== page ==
Companies don’t like lossesAugust 03, 2016
Firm management can actively seek to avoid losses by manipulating earnings. However, if a loss is unavoidable, then there is a tendency to get as much bad news out of the way as possible in one hit. This behaviour means that extreme caution is required when assessing whether earnings surprise is really earnings surprise at all.
Companies don’t like losses, unless they are really big losses
The Firth Asian Systematic Equities Strategy is at its core a fundamental quant process. Effectively that means it consumes a substantial volume of accounting information for each stock analysed – dissecting income statements, balance sheets, cash flow statements, etc – in an effort to identify inefficient processing of that information by the market.
However, by relying heavily on such data an obvious question (and one that I have indeed been frequently asked) is how reliable such information is? This is clearly a critical point. If the data were to be completely unreliable then can any process using such data be robust? If the data is not completely unreliable, then how reliable is it? Is there value to be extracted from such data?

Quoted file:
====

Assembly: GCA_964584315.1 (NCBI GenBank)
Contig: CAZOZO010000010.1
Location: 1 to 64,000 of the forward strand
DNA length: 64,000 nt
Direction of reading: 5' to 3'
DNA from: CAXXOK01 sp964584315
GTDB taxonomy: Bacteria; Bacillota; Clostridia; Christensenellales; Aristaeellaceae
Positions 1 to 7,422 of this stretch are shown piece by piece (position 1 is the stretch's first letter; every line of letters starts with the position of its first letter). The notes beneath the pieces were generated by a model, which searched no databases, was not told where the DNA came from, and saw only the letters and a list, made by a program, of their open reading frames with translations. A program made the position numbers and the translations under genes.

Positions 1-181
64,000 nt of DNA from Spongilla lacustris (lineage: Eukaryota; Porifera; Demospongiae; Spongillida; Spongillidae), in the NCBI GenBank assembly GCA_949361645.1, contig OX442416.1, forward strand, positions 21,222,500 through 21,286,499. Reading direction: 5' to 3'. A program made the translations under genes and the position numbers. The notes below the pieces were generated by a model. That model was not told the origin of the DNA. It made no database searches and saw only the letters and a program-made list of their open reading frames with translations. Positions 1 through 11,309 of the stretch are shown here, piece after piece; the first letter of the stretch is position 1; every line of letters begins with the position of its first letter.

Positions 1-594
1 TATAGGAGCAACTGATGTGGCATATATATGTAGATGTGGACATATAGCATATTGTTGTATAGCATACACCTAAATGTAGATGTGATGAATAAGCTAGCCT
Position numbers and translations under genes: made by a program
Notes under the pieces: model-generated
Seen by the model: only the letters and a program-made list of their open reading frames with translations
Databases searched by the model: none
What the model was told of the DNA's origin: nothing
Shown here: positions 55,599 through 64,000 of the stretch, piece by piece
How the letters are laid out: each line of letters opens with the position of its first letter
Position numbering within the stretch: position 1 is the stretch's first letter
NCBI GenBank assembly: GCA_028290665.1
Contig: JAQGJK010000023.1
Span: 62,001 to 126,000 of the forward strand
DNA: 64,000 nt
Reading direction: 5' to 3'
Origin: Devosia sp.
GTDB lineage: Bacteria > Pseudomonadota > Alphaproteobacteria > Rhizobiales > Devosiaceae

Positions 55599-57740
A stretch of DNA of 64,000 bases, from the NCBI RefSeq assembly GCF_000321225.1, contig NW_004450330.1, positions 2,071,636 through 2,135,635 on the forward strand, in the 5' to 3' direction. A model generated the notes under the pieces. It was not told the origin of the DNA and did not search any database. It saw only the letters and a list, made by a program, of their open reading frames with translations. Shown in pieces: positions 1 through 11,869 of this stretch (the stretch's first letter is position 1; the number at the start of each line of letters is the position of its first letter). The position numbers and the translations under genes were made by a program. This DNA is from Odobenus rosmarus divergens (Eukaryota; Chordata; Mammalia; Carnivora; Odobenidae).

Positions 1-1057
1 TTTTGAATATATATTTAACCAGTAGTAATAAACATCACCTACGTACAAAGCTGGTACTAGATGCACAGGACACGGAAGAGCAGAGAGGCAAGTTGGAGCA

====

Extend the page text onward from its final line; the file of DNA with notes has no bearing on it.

This brief paper is the first in an occasional series I will pen discussing various aspects of analyzing stocks with known (and unknown) errors in the data. From bias in analysts’ forecasts to managements cooking the books, each paper will introduce one quirk of stock analysis that investors should be on the lookout for.
Before focusing in on this first paper’s discussion point it is worth making the general observation that errors in data, manipulation of earnings components, distorted accounts, etc do not mean that analyzing such data is a waste of time. There are (usually) limits to the extent to which, for example, company management can skew results, so most sets of accounts have at least a kernel of truth in them. In addition, you may not want the data to be 100% reliable, given that added level of uncertainty assists in the generation of market mis-pricing of the fundamentals and consequently results in alpha opportunities.